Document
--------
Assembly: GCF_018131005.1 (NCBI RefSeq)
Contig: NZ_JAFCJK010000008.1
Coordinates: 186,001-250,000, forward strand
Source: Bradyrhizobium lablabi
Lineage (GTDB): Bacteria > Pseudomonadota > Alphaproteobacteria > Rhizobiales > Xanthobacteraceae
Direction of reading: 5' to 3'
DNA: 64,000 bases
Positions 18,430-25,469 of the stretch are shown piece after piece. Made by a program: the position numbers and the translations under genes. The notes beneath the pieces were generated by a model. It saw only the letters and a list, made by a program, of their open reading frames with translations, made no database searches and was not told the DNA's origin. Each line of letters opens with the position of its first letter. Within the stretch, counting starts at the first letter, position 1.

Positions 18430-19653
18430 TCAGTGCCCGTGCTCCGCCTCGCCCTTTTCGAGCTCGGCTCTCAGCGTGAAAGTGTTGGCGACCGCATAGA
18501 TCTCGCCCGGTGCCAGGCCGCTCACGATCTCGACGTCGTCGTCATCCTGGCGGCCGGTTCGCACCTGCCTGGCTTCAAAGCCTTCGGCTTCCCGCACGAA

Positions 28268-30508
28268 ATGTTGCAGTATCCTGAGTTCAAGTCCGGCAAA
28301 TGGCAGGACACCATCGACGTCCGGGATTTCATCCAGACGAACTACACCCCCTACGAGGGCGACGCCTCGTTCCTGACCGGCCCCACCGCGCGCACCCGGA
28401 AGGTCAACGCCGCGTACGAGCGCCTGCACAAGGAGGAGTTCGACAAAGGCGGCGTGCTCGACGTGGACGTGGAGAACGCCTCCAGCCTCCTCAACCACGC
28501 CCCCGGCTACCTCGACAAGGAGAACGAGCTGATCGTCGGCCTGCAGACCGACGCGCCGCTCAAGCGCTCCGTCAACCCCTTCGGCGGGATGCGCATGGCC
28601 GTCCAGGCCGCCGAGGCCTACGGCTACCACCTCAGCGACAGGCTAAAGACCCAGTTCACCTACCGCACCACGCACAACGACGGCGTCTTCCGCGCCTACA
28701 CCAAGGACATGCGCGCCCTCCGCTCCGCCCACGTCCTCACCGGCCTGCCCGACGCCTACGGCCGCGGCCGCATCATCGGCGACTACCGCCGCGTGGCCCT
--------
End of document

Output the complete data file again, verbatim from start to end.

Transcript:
Assembly: GCF_018131005.1 (NCBI RefSeq)
Contig: NZ_JAFCJK010000008.1
Coordinates: 186,001-250,000, forward strand
Source: Bradyrhizobium lablabi
Lineage (GTDB): Bacteria > Pseudomonadota > Alphaproteobacteria > Rhizobiales > Xanthobacteraceae
Direction of reading: 5' to 3'
DNA: 64,000 bases
Positions 18,430-25,469 of the stretch are shown piece after piece. Made by a program: the position numbers and the translations under genes. The notes beneath the pieces were generated by a model. It saw only the letters and a list, made by a program, of their open reading frames with translations, made no database searches and was not told the DNA's origin. Each line of letters opens with the position of its first letter. Within the stretch, counting starts at the first letter, position 1.

Positions 18430-19653
18430 TCAGTGCCCGTGCTCCGCCTCGCCCTTTTCGAGCTCGGCTCTCAGCGTGAAAGTGTTGGCGACCGCATAGA
18501 TCTCGCCCGGTGCCAGGCCGCTCACGATCTCGACGTCGTCGTCATCCTGGCGGCCGGTTCGCACCTGCCTGGCTTCAAAGCCTTCGGCTTCCCGCACGAA

Positions 28268-30508
28268 ATGTTGCAGTATCCTGAGTTCAAGTCCGGCAAA
28301 TGGCAGGACACCATCGACGTCCGGGATTTCATCCAGACGAACTACACCCCCTACGAGGGCGACGCCTCGTTCCTGACCGGCCCCACCGCGCGCACCCGGA
28401 AGGTCAACGCCGCGTACGAGCGCCTGCACAAGGAGGAGTTCGACAAAGGCGGCGTGCTCGACGTGGACGTGGAGAACGCCTCCAGCCTCCTCAACCACGC
28501 CCCCGGCTACCTCGACAAGGAGAACGAGCTGATCGTCGGCCTGCAGACCGACGCGCCGCTCAAGCGCTCCGTCAACCCCTTCGGCGGGATGCGCATGGCC
28601 GTCCAGGCCGCCGAGGCCTACGGCTACCACCTCAGCGACAGGCTAAAGACCCAGTTCACCTACCGCACCACGCACAACGACGGCGTCTTCCGCGCCTACA
28701 CCAAGGACATGCGCGCCCTCCGCTCCGCCCACGTCCTCACCGGCCTGCCCGACGCCTACGGCCGCGGCCGCATCATCGGCGACTACCGCCGCGTGGCCCT